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A Smaller and Smarter Defense

May 6, 2009

Here is a pre-2010 budget article from last month, we thought interesting enough to summarize key points closely aligning with New Wars’ idea of Military Reform. From the American Conservative and opening with a direct quote we applaud, here is Commander Jeff Huber, USN retired with Sticker Shock and Awe:

The time-honored adage says that generals always plan for the last war. American generals, taking things a step further, always plan for the last World War.”

  1. Though American defense spending is low in percentages (roughly 4% of the GDP), it is high in dollar value, at more than half total world spending.
  2. The ‘new manned bomber’ should be an unmanned aerial vehicle (apparently Sec. Gates agrees since the manned bomber was put off in the new budget).
  3. The planned purchase of 2,458 F-35 joint strike fighters is insupportable and unneeded (Sec. Gates DOES NOT agree in the new budget).
  4. The same missile, radar identification and communication gear in the $338 million F-22 Raptor can be embedded in the $20 million F-16 (Raptor production is shut down in the 2010 budget).
  5. Ballistic Missile Defense is a dead end, particularly the SM-3 missile which can be easily foiled by countermeasures ($700 million is added in the budget for missile defense).
  6. The $8.1 billion Ford class carrier costs much more than the older Nimitz class with little increase in capability. Updated Nimitz’s would be more than adequate (new carriers will be built in 5 yr cycles).
  7. Aircraft carriers are only needed to deter China, with 3-4 in service sufficient, or no more than 7 total in commission (10 are planned for the foreseeable future).
  8. “The ‘Triple H’ airwing–Hornets, Hawkeyes, and Helicopters–will be sufficiently capable as long as we have carriers”. (Carriers will also get the newer F-35C in the new budget)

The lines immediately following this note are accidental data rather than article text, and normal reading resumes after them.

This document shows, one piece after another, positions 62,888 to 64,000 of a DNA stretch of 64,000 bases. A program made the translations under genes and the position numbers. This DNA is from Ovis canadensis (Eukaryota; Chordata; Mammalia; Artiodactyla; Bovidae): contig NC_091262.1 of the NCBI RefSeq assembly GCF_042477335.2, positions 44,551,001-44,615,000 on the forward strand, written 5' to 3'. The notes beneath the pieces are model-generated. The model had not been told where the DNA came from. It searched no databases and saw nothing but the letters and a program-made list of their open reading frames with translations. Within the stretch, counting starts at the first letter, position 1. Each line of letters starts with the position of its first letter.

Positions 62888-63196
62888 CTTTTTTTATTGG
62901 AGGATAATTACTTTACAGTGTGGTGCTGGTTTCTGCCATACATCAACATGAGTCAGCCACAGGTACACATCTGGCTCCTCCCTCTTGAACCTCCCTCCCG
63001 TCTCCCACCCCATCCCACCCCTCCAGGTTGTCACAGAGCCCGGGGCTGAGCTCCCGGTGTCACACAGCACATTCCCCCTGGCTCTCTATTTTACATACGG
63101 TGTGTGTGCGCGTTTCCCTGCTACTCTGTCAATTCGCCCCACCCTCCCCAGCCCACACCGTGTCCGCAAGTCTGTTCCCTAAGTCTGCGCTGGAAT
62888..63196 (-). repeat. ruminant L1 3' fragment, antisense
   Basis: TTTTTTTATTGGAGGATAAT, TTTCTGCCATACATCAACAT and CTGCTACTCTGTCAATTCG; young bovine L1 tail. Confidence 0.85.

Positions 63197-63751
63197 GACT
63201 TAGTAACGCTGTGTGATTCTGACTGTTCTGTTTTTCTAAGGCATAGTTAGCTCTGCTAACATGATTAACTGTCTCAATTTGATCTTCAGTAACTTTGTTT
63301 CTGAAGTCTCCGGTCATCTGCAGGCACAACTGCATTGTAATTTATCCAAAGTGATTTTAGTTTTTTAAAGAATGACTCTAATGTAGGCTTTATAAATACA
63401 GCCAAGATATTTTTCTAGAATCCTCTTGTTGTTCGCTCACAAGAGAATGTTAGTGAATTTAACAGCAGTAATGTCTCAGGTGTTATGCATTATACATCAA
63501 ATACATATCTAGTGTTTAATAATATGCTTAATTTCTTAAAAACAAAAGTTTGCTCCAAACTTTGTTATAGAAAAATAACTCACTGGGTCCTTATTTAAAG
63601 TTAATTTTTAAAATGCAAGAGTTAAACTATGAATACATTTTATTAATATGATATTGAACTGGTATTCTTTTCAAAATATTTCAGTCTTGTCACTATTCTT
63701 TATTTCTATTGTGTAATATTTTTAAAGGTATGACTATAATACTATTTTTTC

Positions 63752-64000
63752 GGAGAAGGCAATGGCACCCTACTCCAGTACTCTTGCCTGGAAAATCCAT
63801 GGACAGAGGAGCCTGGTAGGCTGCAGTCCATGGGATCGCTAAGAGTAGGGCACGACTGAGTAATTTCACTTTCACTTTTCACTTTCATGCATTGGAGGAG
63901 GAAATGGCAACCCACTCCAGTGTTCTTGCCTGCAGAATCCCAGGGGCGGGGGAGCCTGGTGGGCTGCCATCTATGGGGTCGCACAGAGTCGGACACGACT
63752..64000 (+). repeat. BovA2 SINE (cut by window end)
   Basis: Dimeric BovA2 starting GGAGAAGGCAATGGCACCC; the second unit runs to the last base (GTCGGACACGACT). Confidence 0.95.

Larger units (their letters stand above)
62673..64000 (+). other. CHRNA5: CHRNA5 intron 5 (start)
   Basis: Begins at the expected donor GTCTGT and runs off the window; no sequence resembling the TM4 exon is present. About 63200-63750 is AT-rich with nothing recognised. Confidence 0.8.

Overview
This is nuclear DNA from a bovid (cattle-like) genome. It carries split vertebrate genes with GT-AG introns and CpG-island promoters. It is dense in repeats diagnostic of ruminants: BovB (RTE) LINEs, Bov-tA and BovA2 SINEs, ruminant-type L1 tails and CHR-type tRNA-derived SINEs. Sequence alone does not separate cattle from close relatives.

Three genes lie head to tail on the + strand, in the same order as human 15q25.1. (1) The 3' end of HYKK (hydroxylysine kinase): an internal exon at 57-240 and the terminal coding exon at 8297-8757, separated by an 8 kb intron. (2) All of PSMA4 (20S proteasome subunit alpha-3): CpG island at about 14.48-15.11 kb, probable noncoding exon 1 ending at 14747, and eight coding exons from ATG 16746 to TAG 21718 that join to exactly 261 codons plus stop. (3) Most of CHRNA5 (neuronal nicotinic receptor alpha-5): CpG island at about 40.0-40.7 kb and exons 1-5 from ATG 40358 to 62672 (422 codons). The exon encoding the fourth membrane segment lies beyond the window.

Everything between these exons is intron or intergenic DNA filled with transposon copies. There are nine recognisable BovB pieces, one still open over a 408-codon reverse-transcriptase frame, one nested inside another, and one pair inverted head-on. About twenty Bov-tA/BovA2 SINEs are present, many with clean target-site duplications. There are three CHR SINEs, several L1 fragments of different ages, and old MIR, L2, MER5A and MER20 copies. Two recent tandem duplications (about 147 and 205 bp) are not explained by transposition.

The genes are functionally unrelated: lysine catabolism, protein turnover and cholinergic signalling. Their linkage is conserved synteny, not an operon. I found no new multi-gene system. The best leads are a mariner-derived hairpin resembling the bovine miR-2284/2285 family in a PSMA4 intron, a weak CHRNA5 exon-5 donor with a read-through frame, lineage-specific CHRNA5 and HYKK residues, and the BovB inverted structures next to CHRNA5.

9. Unmanned Combat Air Systems (UCAS) are not needed on carrier decks, since they possess sufficient range for land bases. The USAF should also consider such platforms for their long-range strike plans.
  10.  Carriers need an upgraded point defense system to defend against short range threats such as suicide boats, but also the ominous and supersonic SSN-22 Sunburn anti-ship missile.

A good read though I disagree with the attitude that if we ignore Islamic Terrorism in the Third World, it will go away. For my own views on the 2010 budget, here are the links:

Highlights of the 2010 Defense Budget

What Defense Cuts?

Bob Gates’ Navy

Why the Army’s FCS was Gutted

3 Comments leave one →
  1. Mike Burleson permalink
    May 6, 2009 9:49 am

    Oh, I agree, and have stated if we cut spending in half it would do us no harm, and might actually help. When you have to make do with spartan funds, it is easy to set priorities, an example being Israel always and Britain around the Falklands War.

    Currently we spend the bulk of funding on gold-plated weapons which, when war actually arrives, are more of a liability than a help. We plan for the giant conventional battles, even though if we have them, most likely it would lead to a nuclear exchange. Then we get into these Third World conflicts which our high tech weaponry is mostly wasted, and cheap off the shelf arms would do the most good, without bankrupting the budget.

  2. May 6, 2009 7:10 am

    “Though American defense spending is low in percentages (roughly 4% of the GDP)”

    It’s neither roughly 4% (the real military expenditures are closer to 5% – especially due to the supplementals) nor is it low in %.

    https://www.cia.gov/library/publications/the-world-factbook/rankorder/2034rank.html

    Only 27 (or 173) states spent more % in 2005/06 – and many of them are actually in crisis zones. Many others who have to live threatened in crisis zones spend much less %.

    Example: Japan Taiwan, South Korea – 0.8 to 2.7 % (then).
    UK: 2.4, France 2.6

    A normal spending for an industrialized country far away from conflict hot spots would be about 2%.

    Americans have become accustomed to several strange and entirely abnormal attitudes – they took the wrong turn in foreign policy and national security matters decades ago and still don’t see it.

    A military budget of about 5% GDP is excessive waste for a country that cannot pay its bills in international trade without huge net lending.
    Military expenditures are consumption and don’t push the economy more than paying the money as welfare would do (the research is mostly not applicable for civilian purposes but draws many engineers away from the civilian R&D).

    You’re allied with the majority of military power of all other countries, with two nuclear powers, your sea trade is difficult to block due to long coastlines with two oceans and your long distance from all possible enemies and nobody is gonna invade your country due to its geographic remoteness.
    A normal military spending with these circumstances and the relatively large economy would be like 0.5-1% GDP.

    All else is not for defense – it’s for offense (and thus waste as there’s no way how offensive capability could pay for itself at this scale).

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